On a very cold but sparkling day in November, I decided to walk Manchester and Salford’s inner ‘girdle’, as a kind of alternative way of apprehending the topography of both cities – a counter to the frustration of generally only knowing the city as a series of linear routes in and out (1). The areas through which this walk passed – Salford, Hulme, Ardwick, Ancoats – were all just outside Manchester’s city centre and, although most of the housing was relatively new, still very much had the character Engels first observed in 1844 – that is, ‘unmixed working-people’s quarters’.

3. Cast-iron columns bases at Plymouth Grove

3. Cast-iron column bases at Plymouth Grove

4. Bricked-up factory in Ardwick

4. Bricked-up factory in Ardwick

5. Textile warehouse on Hyde Road, Ardwick

5. Textile warehouse on Hyde Road, Ardwick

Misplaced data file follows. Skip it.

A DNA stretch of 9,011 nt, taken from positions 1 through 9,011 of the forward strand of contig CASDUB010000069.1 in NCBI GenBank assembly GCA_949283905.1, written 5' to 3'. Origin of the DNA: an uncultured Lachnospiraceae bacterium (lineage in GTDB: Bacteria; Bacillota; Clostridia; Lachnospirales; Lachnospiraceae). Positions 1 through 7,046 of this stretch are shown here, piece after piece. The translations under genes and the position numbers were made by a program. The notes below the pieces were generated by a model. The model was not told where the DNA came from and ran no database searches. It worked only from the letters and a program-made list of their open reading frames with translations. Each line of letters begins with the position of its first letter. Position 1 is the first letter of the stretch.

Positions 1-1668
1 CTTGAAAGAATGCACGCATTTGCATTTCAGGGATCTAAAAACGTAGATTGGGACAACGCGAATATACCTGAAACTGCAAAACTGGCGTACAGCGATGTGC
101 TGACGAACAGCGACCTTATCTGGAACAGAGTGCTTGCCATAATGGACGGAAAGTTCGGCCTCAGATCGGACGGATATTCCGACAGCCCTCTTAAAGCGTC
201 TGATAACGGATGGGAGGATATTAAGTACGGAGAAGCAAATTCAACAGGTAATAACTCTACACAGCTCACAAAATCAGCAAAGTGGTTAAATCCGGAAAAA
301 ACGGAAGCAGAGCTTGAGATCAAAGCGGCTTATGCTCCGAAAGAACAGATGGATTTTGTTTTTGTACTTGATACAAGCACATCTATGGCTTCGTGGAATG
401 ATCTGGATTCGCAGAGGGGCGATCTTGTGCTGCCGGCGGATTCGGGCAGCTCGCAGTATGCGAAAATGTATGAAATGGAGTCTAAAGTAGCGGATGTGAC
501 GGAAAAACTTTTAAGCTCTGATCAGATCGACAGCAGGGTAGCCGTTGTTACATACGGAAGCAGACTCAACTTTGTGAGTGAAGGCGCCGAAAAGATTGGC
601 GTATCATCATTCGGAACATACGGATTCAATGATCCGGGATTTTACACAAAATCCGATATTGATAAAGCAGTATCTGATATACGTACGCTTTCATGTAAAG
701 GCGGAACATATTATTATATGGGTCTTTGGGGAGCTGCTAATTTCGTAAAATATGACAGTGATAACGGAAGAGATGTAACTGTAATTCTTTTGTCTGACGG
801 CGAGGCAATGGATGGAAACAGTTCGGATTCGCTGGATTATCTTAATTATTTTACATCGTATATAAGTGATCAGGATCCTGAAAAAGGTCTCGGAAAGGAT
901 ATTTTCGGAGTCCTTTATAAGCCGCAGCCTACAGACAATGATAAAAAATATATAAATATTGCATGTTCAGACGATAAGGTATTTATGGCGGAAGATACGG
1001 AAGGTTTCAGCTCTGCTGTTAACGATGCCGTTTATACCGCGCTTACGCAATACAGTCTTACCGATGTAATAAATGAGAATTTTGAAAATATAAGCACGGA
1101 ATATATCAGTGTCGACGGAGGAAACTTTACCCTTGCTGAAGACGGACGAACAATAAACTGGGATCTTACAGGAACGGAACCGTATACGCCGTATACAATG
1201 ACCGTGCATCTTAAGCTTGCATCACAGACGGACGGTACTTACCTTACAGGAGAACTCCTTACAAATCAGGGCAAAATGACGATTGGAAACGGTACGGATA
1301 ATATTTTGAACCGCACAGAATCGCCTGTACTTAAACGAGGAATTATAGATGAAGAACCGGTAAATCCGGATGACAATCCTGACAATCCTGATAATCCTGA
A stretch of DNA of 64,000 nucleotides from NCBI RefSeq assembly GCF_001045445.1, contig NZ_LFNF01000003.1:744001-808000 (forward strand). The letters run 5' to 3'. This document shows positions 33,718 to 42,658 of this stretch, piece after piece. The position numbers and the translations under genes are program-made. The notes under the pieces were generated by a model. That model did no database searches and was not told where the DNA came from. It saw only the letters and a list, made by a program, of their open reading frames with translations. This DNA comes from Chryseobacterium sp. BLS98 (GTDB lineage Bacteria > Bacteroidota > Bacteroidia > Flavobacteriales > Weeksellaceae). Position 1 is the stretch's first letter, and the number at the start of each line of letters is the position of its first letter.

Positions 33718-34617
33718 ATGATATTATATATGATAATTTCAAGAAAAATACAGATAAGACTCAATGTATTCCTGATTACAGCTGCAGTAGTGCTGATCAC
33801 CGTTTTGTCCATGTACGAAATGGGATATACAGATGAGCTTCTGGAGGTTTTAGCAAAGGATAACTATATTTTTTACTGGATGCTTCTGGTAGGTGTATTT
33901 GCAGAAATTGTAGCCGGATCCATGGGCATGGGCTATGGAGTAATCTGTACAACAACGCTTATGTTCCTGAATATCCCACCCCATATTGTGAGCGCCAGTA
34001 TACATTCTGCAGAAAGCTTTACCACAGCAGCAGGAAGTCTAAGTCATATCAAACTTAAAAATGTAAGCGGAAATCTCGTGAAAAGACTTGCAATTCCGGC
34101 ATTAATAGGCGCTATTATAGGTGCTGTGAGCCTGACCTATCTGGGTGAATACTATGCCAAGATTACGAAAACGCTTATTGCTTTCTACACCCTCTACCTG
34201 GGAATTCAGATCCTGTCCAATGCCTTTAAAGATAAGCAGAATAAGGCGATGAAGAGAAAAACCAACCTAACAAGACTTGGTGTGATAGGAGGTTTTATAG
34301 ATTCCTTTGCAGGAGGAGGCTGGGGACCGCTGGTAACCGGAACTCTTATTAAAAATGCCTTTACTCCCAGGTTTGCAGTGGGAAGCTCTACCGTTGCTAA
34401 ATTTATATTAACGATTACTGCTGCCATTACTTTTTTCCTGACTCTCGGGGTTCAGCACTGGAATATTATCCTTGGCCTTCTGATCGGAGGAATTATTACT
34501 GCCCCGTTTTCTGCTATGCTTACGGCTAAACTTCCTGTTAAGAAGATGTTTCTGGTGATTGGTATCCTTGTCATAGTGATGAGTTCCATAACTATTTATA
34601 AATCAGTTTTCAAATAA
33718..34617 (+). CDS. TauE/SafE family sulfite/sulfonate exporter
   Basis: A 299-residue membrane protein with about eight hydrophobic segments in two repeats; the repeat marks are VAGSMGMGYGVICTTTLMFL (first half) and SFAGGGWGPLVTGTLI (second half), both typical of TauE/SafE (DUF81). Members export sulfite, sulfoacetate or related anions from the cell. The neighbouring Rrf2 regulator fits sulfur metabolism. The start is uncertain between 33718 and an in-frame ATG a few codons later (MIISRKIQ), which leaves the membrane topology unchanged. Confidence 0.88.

So, after taking my usual linear bus ride from the suburbs to the University, instead of heading to my office I walked eastwards towards Ardwick, in a counterclockwise direction, passing the half-redeveloped Plymouth Grove pub with its late-nineteenth century ornamental cast-iron columns by the Glasgow founder Walter Macfarlane, now rusted into rich golden hues (3). Heading westwards, Ardwick is a surprise, an old industrial area that’s still working, with textile factories still hanging on despite the tumbledown bricked-up brick buildings (4), one of which still bears the imprint of its several generations of owners, its signs overlaid as if deliberately preserving the building’s history (5). Continuing west, a great railway viaduct thickens towards Piccadilly, its enormous brick arches a sign of how Manchester’s Victorian railway (unlike London’s) ploughed its way directly through the inner city, straddling the working-class housing with apparent disdain (6).